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AS A PITCHER, LATER AS A COACH, THE AUTHOR FOUND GLORY TO BE ELUSIVE
Bruce Weber
May 07, 1984
I listen to Nolan Ryan talk about pitching, and I understand. He emphasizes control, says location is more important than speed, that more and more often he goes to breaking balls in key situations. Even for a rifle arm like Ryan, this makes sense. It gives the hitters more variables to consider, and places the game more in the hands of the pitcher. The best pitchers—the Ryans, the Seavers—leave as little as possible to chance and the skills or shortcomings of other men.
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May 07, 1984

As A Pitcher, Later As A Coach, The Author Found Glory To Be Elusive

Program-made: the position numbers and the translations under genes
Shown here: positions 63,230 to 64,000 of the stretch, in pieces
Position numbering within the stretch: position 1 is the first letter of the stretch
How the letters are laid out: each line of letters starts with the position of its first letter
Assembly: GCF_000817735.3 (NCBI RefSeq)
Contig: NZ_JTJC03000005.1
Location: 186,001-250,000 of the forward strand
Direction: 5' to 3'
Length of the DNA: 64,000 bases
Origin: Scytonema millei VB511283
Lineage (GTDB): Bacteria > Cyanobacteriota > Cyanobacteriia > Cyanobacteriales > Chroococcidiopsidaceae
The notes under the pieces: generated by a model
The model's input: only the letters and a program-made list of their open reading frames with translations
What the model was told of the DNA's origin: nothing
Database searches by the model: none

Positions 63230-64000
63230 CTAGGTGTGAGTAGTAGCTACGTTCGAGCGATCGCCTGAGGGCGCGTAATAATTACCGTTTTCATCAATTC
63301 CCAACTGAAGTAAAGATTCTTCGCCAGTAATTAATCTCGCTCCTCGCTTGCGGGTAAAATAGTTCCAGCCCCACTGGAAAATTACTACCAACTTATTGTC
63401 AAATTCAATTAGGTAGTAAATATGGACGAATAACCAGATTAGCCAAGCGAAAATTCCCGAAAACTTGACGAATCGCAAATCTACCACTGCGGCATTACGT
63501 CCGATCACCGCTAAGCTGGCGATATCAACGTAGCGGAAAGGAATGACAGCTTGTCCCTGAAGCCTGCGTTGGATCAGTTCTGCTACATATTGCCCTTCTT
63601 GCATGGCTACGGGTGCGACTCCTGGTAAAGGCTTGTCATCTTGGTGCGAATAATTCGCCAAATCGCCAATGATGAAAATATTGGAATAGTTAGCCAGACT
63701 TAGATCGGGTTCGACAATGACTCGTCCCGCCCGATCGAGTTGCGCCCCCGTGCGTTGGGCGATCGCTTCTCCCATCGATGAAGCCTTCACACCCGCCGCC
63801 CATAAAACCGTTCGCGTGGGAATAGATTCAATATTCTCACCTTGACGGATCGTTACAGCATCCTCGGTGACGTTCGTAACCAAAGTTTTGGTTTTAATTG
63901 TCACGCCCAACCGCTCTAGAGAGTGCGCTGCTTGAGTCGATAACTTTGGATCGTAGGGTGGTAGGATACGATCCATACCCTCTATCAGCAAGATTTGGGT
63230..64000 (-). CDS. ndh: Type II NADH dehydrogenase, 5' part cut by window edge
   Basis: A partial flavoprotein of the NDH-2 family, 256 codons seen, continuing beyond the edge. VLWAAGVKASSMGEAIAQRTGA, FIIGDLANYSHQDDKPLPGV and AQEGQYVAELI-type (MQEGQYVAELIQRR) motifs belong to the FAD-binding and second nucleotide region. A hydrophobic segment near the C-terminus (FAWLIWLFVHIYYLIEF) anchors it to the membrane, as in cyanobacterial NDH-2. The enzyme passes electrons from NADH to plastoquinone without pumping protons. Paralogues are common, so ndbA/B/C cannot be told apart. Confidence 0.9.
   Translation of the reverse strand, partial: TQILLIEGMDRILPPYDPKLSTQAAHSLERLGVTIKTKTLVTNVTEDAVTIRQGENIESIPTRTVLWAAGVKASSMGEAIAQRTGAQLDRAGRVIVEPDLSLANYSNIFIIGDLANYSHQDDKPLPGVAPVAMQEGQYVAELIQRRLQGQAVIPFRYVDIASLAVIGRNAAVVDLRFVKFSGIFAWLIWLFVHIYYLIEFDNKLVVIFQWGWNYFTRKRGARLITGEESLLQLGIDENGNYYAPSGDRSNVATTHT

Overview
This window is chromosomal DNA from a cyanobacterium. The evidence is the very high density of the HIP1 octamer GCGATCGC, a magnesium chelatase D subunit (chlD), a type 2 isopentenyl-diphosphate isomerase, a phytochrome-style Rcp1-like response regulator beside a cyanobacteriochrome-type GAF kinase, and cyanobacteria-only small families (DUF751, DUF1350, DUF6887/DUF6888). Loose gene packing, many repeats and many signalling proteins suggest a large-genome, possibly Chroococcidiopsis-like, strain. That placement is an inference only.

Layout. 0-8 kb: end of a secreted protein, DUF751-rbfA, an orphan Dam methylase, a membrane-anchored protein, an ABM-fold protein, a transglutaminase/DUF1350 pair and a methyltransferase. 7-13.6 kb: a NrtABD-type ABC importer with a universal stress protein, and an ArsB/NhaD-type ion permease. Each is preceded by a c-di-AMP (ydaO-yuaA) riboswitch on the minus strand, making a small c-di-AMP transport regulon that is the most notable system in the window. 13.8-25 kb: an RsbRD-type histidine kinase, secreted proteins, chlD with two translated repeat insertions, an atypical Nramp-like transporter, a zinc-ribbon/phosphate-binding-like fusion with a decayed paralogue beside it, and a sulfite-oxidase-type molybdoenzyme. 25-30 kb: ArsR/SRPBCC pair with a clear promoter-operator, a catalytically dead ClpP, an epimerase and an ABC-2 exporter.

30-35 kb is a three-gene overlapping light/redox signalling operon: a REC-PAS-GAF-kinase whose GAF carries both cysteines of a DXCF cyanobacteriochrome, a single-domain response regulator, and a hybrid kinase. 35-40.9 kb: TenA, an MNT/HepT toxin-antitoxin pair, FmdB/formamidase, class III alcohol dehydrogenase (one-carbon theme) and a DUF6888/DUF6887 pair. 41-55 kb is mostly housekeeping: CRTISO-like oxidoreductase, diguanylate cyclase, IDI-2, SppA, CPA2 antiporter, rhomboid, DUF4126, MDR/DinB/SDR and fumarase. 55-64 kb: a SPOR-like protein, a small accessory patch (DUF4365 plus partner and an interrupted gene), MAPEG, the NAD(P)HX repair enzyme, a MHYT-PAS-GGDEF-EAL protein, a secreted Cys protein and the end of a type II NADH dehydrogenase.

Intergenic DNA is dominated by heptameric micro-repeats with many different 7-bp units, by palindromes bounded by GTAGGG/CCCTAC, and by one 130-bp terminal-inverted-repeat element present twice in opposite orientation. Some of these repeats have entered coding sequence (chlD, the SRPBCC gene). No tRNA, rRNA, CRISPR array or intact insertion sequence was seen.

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"I thought I'd come see you play. I felt bad. You asked me so many times."

"Terrific," I said.

"I liked it," she said.

"Good."

"What's wrong?"

"Nothing."

"But you were wonderful. You should have heard the people talking."

"Thanks."

"But you were. You were so great," she said. "Honey, I don't understand."

"I know," I said.

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